A tower was built at a park in Nasu-Shiobara, Tochigi Prefecture, as a symbol to call for relocation of the capital. (The Asahi Shimbun)
The nuclear crisis, power shortage and aftershocks following the Great East Japan Earthquake have re-energized proponents of relocating the capital from Tokyo.
Political and business leaders in the Kansai region are proposing that the capital--or some of its functions--be moved to their region, citing the risks of a major earthquake taking out Tokyo.
"Japan must send a message to the world that if Tokyo is down, Osaka can take over," said Toru Hashimoto, outspoken governor of Osaka Prefecture.
His view was echoed by Shigetaka Sato, chairman of the Osaka Chamber of Commerce and Industry. "It's time to diversify risks," he said.
Many foreign-affiliated companies moved their headquarters functions to the Kansai region, at least temporarily, after the accident at the Fukushima No. 1 nuclear power plant.
The prefectures of Tochigi and Fukushima were listed by a government panel in 1999 as one of the three candidate sites where the capital functions might be moved.
The Tochigi Association of Corporate Executives plans to push its proposal that a Japanese version of the U.S. president's Camp David retreat be built in the Nasu area in northern Tochigi Prefecture.
The proposal, originally made in 2009, called on the central and prefectural governments to set up Camp Nasu, which would serve as the prime minister's office in emergencies.
"It is a more realistic policy issue than shifting away from nuclear power generation," said Masashi Nakatsu, vice chairman of the association. "We are prepared to reopen discussions at any time."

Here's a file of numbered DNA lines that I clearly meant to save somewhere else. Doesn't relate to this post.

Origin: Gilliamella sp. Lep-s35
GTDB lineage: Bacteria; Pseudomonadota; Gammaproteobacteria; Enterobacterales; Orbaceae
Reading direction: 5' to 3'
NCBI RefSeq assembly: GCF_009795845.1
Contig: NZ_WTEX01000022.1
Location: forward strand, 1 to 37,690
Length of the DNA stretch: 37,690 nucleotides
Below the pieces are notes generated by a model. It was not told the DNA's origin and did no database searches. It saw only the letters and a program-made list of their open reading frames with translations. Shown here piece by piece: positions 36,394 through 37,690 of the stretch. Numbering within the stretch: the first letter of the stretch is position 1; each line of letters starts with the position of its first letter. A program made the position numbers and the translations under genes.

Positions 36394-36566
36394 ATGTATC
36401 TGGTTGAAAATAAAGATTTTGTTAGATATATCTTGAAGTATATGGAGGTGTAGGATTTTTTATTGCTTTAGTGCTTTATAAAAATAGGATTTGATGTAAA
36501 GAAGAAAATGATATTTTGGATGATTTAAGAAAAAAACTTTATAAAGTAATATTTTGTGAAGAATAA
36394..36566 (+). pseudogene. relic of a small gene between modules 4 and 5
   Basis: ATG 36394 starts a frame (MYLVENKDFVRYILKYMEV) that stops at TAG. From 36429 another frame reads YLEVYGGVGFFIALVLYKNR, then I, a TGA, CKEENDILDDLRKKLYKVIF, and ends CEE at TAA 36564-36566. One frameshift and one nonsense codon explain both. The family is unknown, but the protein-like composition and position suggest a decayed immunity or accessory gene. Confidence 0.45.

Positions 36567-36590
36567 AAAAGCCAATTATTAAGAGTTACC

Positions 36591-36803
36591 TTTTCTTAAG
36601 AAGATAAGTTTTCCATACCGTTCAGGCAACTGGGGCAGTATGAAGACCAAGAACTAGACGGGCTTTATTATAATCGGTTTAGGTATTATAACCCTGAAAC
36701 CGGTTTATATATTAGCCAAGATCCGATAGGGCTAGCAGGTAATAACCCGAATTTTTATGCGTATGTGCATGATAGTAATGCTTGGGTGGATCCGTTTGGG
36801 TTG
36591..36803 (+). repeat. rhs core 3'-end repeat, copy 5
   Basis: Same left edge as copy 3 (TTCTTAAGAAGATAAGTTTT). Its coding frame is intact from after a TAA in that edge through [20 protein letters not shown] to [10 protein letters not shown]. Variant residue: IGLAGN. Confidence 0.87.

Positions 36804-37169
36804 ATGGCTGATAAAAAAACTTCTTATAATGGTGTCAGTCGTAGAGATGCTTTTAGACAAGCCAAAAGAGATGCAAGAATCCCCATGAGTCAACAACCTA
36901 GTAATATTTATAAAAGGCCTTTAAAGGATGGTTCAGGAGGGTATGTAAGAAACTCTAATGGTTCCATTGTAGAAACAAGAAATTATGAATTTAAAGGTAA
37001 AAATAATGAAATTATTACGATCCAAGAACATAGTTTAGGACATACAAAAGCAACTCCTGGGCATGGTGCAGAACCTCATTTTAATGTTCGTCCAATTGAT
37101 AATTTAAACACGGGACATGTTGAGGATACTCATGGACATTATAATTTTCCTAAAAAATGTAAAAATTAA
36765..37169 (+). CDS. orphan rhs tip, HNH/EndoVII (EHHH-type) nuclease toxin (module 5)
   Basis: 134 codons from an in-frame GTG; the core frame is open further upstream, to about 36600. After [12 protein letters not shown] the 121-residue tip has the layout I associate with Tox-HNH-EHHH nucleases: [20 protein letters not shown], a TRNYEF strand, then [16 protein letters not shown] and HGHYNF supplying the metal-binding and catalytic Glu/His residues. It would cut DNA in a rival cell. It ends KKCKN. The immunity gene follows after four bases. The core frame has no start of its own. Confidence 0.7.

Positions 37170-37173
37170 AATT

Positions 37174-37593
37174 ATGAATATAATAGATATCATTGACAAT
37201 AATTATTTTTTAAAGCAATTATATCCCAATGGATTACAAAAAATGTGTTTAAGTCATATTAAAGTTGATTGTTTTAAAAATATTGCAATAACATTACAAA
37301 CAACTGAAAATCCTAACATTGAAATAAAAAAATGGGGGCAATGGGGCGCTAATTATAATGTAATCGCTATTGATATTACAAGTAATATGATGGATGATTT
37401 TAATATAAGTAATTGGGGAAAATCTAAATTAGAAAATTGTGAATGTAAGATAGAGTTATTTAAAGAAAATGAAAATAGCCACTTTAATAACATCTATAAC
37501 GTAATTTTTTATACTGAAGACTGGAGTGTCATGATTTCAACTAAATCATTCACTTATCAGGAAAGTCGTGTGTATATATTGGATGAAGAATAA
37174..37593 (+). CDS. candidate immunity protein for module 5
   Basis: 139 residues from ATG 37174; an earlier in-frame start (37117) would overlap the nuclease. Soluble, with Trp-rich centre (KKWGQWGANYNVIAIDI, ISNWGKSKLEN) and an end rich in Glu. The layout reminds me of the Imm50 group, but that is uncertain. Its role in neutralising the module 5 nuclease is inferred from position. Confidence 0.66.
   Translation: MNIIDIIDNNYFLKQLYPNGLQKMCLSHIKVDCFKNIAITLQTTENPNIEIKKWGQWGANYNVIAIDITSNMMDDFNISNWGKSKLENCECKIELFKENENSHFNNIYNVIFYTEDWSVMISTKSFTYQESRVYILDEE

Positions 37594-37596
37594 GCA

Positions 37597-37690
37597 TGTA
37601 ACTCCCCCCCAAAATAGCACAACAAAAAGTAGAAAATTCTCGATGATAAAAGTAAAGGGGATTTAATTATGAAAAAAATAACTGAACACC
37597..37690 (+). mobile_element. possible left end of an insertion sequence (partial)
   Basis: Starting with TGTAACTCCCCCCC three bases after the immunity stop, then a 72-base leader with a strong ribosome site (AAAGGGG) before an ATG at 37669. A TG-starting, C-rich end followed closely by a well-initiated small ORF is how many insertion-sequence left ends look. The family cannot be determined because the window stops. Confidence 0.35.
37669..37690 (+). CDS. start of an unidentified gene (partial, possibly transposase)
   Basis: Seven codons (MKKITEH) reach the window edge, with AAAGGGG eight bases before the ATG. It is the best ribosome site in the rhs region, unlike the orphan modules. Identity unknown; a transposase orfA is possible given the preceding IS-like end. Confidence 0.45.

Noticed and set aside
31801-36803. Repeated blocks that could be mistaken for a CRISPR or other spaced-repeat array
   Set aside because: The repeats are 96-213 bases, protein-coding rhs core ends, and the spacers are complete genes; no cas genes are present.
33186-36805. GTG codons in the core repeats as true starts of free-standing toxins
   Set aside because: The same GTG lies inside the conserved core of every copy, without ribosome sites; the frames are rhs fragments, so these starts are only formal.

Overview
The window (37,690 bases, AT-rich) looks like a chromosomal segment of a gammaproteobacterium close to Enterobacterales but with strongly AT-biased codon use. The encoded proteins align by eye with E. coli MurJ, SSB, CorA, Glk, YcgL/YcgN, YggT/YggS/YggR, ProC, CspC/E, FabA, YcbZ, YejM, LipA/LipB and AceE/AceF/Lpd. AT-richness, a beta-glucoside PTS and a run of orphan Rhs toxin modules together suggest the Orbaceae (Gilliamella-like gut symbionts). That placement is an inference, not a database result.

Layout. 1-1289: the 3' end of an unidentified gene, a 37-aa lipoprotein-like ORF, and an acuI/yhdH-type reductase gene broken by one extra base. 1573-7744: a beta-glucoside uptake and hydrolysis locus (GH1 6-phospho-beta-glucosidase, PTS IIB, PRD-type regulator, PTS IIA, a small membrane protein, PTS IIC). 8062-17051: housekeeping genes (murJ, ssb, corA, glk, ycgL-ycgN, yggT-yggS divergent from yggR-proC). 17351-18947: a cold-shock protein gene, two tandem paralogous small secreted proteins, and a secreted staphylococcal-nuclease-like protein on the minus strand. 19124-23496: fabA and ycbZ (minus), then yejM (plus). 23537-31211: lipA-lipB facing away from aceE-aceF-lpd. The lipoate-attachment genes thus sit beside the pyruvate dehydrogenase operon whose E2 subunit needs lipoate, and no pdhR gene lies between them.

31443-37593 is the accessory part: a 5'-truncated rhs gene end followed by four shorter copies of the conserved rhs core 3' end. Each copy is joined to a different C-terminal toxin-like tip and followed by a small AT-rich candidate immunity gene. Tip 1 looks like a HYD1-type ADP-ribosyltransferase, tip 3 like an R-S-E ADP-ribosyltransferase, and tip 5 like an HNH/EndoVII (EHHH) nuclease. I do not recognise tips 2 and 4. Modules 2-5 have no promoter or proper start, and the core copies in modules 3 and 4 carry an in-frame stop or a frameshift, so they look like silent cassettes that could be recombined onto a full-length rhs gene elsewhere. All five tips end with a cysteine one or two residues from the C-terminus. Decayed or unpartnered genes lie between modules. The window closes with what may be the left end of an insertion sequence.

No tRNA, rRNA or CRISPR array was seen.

Local business executives said the March 11 Great East Japan Earthquake reaffirmed that the Nasu area is resistant to a strong earthquake.
"The Tohoku Shinkansen Line was largely unscathed through to Nasu-Shiobara Station," one businessman said.
While Diet deliberations on the capital relocation issue have not been held since 2005, there are signs that may change.
At an Upper House Budget Committee meeting on May 1, Prime Minister Naoto Kan said, "We must think hard about the area that could replace the capital's core functions."
After the March 11 disaster, even Tokyo Governor Shintaro Ishihara, who has dismissed the capital relocation proposal as "absurd," said, "It is desirable that the capital's functions be dispersed."
In mid-April, a nonpartisan group of lawmakers agreed to speed up legislation for constructing a "backup" substitute capital.
At the Ministry of Land, Infrastructure, Transport and Tourism, the division in charge of planning the relocation of the capital's functions will be abolished this summer.
Hajime Ishii, who chairs the nonpartisan group, told a senior land ministry official that deliberations on the issue will soon reopen in the Diet.
"You should not abolish the division but increase its staffing instead," Ishii, who is vice president of the Democratic Party of Japan, was quoted as saying.
A growing number of individuals and businesses are paying attention to areas outside Tokyo after the accident at the Fukushima plant.
A consultation office for businesses was flooded with inquiries after it was set up March 15 by the Osaka prefectural government and a business organization.
It received dozens of telephone calls a day until recently when the pace slowed.
A baker asked about financial assistance, saying he wanted to move his bakery to Osaka from Tokyo, where the electricity supply has become unstable.
"The number of consultations from people anxious about the nuclear power plant has not declined," said an official at the office.
An official at the Tokyo-based rental apartment operator Leopalace 21 Corp. said the area encompassing Osaka, Kyoto and Kobe accounted for 20 percent of the 4,000 new contracts it concluded after the disaster, second only to Saitama Prefecture.
An official at the Tokyo-based cram school company Sundai Yobi Gakko said more than 10 students studying at its Tokyo school switched to schools in Osaka and Kyoto.
Many of them had moved to Tokyo after graduating from high schools in the Hokuriku and Shikoku regions.
The company received a large number of inquiries from parents about the safety of water in Tokyo after the accident at the Fukushima plant.